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7.0
Brain Boy #1

Sep 18, 2013

The entire art team matches Matt Prices intensity. Penciller R.B Silva has a cartoonish style, every character becomes what Price sees: more ideas of characters than people in and of themselves. This may speak to broad characterization, but given our unreliable narrator, they seem to be given less a chance to establish themselves. Price is disinterested and thus readers are kept in the dark. The colours play into this cartoony approach, everything is bright and colourful and pleasing to look at in its intensity. Overall, the script mirrors the art and vice versa. So while the book and main character are a bit of a mess, its a mess I want to keep reading.

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4.0
Brain Boy #2

Oct 17, 2013

Art-wise, penciller R.B Silva, inker Rob Lean, and colourist (with the aforementioned Nate Piekos) deliver a visually engaging book. Silva likes to play around with perspective throughout, which is a pretty poignant approach seeing how Brain Boy is constantly having his powers blocked, and it makes the book that much more watchable. His style is cartoonish and simple but very energetic, skipping along in a way that works against the dense writing.

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6.0
Buddy Cops One-Shot #1

Mar 13, 2013

But the book does wear its heart on its sleeve, beginning with a premise that very openly sounds like an elevator pitch of a bad TV show: A bad cop gets coupled with a do-gooder cop. One operates entirely outside procedure, the other is obsessed with it. Oh, and it takes place in the future and one is a robot, the others drunk a lot. Buddy Cops isnt breaking boundaries or doing anything other than exactly what it sets out to do: put a few extended gag strips together for a one-shot comic. And it does that, just nothing else. If this is actually a pitch for an ongoing, I certainly wouldnt read it, but Im sure people would pick it up and be amused.

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4.0
Buffy the Vampire Slayer Season 9 #13

Sep 10, 2012

If the writing shows great care even as it doesnt work, Georges Jeantys pencils show nothing but disregard. The artist choices of the Buffy comics, with the obvious exception of Jo Chens gorgeous covers, has never been great, and the book continues to look inconsistent and fairly terrible. Panel to panel, Jeantys art varies and there is a telling panel near the end that simply show Buffy and Kennedy are sporting different hair colours, pretty much looking the same otherwise. Jeantys challenge of making characters look familiar without going overboard is difficult, but I have never been of fan of the art here, this latest installment doesnt change my opinion one iota.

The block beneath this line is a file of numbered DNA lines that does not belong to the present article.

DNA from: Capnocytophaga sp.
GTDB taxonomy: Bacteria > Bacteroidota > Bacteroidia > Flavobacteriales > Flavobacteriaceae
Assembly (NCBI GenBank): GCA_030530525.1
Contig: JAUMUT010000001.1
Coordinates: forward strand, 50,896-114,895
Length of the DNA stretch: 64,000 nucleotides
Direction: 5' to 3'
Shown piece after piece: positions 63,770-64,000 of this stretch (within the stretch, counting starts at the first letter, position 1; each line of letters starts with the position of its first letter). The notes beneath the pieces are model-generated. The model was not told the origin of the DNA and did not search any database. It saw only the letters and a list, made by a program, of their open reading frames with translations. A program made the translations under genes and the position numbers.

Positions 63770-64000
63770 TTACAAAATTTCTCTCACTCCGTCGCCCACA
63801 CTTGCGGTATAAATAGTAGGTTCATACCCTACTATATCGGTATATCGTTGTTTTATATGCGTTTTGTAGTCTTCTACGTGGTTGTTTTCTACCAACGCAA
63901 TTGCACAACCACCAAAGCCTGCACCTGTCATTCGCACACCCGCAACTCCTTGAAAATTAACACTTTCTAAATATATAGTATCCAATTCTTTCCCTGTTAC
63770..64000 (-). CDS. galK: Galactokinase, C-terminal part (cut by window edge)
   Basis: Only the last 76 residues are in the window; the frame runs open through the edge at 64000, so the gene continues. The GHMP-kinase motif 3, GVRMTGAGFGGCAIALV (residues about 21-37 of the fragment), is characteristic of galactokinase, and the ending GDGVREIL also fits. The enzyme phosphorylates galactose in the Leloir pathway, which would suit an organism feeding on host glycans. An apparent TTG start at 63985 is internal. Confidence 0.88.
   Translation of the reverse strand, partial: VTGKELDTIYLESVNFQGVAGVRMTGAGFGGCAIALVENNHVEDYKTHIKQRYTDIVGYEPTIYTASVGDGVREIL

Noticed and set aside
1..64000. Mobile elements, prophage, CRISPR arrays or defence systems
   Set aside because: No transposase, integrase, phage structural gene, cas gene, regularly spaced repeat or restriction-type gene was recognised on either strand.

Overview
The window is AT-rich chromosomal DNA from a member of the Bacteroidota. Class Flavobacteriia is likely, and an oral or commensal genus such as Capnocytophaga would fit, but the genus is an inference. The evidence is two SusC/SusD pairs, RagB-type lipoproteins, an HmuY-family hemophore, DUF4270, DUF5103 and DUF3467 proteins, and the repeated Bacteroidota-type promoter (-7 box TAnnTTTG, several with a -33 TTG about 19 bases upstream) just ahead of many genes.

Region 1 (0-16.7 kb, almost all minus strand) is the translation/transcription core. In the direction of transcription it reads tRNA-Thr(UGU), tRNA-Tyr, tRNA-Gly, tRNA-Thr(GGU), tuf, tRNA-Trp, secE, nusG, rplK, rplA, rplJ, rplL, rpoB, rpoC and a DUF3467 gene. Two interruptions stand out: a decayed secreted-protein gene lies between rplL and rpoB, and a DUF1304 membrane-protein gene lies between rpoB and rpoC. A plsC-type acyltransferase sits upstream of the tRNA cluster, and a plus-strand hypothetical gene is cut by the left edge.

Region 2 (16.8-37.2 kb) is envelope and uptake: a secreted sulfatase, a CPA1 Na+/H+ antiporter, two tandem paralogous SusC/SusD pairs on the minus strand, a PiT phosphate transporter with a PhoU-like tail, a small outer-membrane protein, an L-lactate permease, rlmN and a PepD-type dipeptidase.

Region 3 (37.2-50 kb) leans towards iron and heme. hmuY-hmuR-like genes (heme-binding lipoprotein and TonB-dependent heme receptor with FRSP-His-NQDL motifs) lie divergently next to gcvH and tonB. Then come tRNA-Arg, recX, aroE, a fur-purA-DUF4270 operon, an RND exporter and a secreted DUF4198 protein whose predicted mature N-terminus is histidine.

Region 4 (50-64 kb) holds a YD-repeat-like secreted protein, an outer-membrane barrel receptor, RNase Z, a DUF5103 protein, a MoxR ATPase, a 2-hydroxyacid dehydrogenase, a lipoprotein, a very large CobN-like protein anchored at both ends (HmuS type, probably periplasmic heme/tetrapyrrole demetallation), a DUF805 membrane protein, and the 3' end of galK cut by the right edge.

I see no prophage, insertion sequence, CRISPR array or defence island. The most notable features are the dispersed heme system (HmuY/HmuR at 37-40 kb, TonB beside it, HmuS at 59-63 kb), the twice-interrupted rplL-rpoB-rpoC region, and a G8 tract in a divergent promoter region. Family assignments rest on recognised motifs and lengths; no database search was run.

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7.0
Buffy the Vampire Slayer Season 9 #14

Oct 11, 2012

Any change from series regular Georges Jeanty for me is a bonus, so Karl Moline is a welcome change of pace. What Moline'a artistic style brings is a consistency even if Im not completely swayed by his work. His pencils are well conceived and steady; the book may never astound but it certainly doesnt disappoint, His facial expressions dont exactly work at times but they do convey what the script is saying and, after witnessing Jeantys inconsistencies issue after issue, its nice to have something that actually works throughout.

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6.5
Buffy the Vampire Slayer: Willow - Wonderland #1

Nov 3, 2012

At this point it's obvious the editors of Season 9 have settled on a house style for these books to maintain a certain level of artistic continuity, it's really too bad the style they chose isn't strong at all. The colours are too vibrant and jarring, the expressions either completely lacking or strange looking; this and the other books are just not something I actually enjoy visually. The action sequences are cramped and the characters are cartoonish in a way that isnt redeeming or really playing off the recognized Alice in Wonderland motifs to any great effect. Overall, I just dislike the art of all these books, even if the story itself is quite good. If the exterior work, the two incredible covers this book has by David Mack and Megan Lara, could ever match the inside, these books would be so much stronger.